New reports emerged on Tuesday that Manafort’s attorney had been sharing information with lawyers for Trump about Manafort’s cooperation with the Mueller probe. Trump told the New York Post on Wednesday that a pardon for Manafort was not “off the table.”

But Trump’s uptick in his Mueller attacks has yet to quell steep GOP opposition to the legislation, which Republicans argue is unnecessary because, they say, Trump will not try to fire Mueller. They also say the bill has constitutional issues.

Sen. Orrin HatchOrrin Grant HatchBottom line Bottom line Bottom line MORE (R-Utah), a former chairman and current member of the Judiciary Committee, said a vote isn’t necessary.

“I don’t think we need to do that. I would prefer we not do that,” Hatch said Wednesday, adding that giving the bill a vote would just “cloud everything up.”

Flake, joined by Sens. Christopher CoonsChristopher (Chris) Andrew CoonsDemocratic unity starts to crack in coronavirus liability reform fight Coronavirus Report: The Hill's Steve Clemons interviews Gregory Treverton Congress must fill the leadership void MORE (D-Del.) and Cory BookerCory Anthony BookerStakes high for Collins in coronavirus relief standoff It's as if a Trump operative infiltrated the Democratic primary process Booker introduces bill to create 'DemocracyCorps' for elections MORE (D-N.J.), tried to get consent to bring the legislation up for a vote on Wednesday. He questioned why his colleagues weren’t “up in arms” over the president’s rhetoric.

“With the president tweeting on a regular basis, a daily basis … demeaning and ridiculing him in every way, to be so sanguine about the chances of him being fired is folly for us,” Flake, who’s retiring in early January, said from the Senate floor.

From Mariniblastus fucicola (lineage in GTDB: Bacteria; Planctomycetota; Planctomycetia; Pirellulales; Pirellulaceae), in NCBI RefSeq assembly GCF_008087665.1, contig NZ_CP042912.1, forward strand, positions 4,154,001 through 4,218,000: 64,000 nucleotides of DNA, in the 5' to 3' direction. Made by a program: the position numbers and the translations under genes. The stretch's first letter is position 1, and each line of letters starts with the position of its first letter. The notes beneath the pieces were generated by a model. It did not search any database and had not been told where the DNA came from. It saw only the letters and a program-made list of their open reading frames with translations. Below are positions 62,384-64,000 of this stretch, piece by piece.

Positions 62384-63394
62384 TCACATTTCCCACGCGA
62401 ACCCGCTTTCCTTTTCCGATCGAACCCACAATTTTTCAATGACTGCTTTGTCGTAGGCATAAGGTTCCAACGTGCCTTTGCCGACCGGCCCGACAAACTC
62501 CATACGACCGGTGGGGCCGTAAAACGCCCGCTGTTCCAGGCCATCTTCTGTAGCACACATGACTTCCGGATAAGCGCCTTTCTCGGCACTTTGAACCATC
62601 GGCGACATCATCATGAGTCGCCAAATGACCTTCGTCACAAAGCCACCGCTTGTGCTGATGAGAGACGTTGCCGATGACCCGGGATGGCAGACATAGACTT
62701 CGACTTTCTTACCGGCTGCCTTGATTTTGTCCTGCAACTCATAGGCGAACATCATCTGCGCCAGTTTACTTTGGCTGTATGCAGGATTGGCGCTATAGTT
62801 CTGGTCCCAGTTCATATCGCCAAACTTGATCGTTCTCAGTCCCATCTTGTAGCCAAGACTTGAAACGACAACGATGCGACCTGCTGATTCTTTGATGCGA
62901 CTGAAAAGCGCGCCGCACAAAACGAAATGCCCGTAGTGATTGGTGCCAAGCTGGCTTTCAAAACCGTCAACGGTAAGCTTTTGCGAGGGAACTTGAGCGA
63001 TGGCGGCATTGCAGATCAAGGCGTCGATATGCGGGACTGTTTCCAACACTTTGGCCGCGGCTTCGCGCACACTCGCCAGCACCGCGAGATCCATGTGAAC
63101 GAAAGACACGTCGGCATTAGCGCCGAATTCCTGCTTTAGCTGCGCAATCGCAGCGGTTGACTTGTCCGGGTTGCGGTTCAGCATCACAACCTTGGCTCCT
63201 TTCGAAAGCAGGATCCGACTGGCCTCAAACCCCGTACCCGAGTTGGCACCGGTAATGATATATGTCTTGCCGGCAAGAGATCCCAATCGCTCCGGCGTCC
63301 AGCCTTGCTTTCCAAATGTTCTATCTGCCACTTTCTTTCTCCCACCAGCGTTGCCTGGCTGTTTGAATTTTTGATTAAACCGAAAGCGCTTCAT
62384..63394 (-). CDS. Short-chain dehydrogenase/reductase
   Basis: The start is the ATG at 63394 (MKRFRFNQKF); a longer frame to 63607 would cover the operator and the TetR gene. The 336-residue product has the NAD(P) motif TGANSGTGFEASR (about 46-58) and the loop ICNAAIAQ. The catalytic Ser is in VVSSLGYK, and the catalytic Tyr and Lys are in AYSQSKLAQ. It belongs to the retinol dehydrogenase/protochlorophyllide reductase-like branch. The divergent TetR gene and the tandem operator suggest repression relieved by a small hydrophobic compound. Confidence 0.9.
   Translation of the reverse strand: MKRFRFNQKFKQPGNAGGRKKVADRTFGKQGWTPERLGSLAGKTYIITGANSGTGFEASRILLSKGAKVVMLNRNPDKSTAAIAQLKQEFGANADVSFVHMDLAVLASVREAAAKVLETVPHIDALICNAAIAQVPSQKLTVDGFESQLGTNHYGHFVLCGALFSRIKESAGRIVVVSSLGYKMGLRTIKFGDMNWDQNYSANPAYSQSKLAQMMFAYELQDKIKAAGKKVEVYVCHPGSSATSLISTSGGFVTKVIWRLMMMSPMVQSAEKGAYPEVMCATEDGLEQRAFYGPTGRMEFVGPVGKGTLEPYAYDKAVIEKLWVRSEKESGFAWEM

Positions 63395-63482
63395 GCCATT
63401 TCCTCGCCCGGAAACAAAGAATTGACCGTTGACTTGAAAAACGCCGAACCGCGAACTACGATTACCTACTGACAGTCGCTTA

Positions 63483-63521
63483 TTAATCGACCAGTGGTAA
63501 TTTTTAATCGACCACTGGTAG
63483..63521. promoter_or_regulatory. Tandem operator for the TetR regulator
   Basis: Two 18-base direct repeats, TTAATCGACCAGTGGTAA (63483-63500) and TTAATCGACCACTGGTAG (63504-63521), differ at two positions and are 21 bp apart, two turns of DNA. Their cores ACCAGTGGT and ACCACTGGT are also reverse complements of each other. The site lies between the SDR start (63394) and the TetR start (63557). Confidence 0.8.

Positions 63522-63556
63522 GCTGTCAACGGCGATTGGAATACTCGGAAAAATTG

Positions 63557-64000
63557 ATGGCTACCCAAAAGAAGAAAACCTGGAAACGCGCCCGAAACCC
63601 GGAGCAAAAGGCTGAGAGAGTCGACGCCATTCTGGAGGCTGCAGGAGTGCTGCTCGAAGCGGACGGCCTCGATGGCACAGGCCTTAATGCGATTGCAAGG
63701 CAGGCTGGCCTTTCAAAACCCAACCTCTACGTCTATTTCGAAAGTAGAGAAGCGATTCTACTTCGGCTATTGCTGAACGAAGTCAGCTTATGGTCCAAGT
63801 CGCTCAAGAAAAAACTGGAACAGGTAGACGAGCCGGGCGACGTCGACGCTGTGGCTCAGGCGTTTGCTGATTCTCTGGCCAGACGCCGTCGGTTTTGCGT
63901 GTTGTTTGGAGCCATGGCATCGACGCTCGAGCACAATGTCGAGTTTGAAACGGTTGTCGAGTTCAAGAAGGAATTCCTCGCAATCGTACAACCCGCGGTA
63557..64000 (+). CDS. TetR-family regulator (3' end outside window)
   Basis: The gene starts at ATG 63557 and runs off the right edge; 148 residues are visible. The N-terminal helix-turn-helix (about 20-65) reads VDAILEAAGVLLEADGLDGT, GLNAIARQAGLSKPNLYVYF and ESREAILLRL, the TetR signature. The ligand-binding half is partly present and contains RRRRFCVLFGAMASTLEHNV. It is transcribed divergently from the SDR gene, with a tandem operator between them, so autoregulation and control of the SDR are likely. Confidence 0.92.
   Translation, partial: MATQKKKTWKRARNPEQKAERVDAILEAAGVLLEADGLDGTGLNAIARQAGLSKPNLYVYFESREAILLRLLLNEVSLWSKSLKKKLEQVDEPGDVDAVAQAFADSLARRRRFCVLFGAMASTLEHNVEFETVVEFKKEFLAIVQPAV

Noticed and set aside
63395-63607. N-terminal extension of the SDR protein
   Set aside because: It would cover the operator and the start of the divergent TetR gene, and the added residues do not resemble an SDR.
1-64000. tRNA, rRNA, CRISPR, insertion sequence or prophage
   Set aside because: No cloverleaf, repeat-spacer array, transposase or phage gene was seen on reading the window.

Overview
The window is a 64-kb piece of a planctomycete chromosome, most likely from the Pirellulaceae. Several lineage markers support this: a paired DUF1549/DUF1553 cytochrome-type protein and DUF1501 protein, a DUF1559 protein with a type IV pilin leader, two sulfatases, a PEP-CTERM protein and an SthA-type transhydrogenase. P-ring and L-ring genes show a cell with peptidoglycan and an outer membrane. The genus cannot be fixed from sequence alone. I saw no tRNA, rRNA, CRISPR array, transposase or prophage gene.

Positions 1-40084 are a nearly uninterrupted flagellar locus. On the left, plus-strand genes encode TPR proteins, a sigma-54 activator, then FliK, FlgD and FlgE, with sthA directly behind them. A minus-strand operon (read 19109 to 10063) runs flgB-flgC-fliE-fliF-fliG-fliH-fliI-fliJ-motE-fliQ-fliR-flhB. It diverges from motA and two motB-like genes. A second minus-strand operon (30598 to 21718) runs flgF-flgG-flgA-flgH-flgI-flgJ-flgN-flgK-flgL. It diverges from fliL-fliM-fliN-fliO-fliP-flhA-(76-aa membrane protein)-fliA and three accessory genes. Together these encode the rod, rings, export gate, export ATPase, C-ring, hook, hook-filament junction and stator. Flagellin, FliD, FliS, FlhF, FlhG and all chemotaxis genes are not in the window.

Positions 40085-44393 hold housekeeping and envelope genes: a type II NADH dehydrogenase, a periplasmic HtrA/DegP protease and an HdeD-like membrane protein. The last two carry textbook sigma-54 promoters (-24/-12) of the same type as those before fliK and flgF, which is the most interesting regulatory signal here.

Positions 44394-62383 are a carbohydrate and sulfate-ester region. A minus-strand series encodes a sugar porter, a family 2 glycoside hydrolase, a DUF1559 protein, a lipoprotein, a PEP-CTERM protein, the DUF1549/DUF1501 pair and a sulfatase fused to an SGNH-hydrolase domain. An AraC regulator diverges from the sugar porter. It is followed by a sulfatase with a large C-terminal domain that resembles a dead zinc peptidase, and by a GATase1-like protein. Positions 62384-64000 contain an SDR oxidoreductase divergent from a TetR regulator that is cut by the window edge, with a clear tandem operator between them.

But he ran into a procedural roadblock from Sen. Mike LeeMichael (Mike) Shumway LeeThis week: Surveillance fight sets early test for House's proxy voting White House withdraws ATF nominee after GOP pushback Hillicon Valley: Commerce announces new Huawei restrictions | Russian meddling report round five | Google's ad business in spotlight MORE (R-Utah), who blocked a vote on the measure by citing the late Justice Antonin Scalia in arguing that the legislation isn’t constitutional.

“As Justice Scalia explains, we cannot convert an office like this one ... without creating a de facto fourth branch of government, fundamentally undermining the principles of the separation of powers that is so core to our liberty,” said Lee, who voted against the bill in committee.

The resolution, which the Judiciary Committee advanced earlier this year, would protect Mueller, or any other special counsel, in the event he is fired. It also would codify Justice Department regulations that say only a senior department official could fire Mueller or another special counsel.

Additionally, the measure would give a special counsel an “expedited review” of their firing. If a court determines that it wasn’t for “good cause,” the special counsel would be reinstated.

The bill has stalled amid opposition from GOP leadership.

And, even as Cornyn says leaders are whipping the bill, McConnell is giving no indication that he has changed his mind on the matter.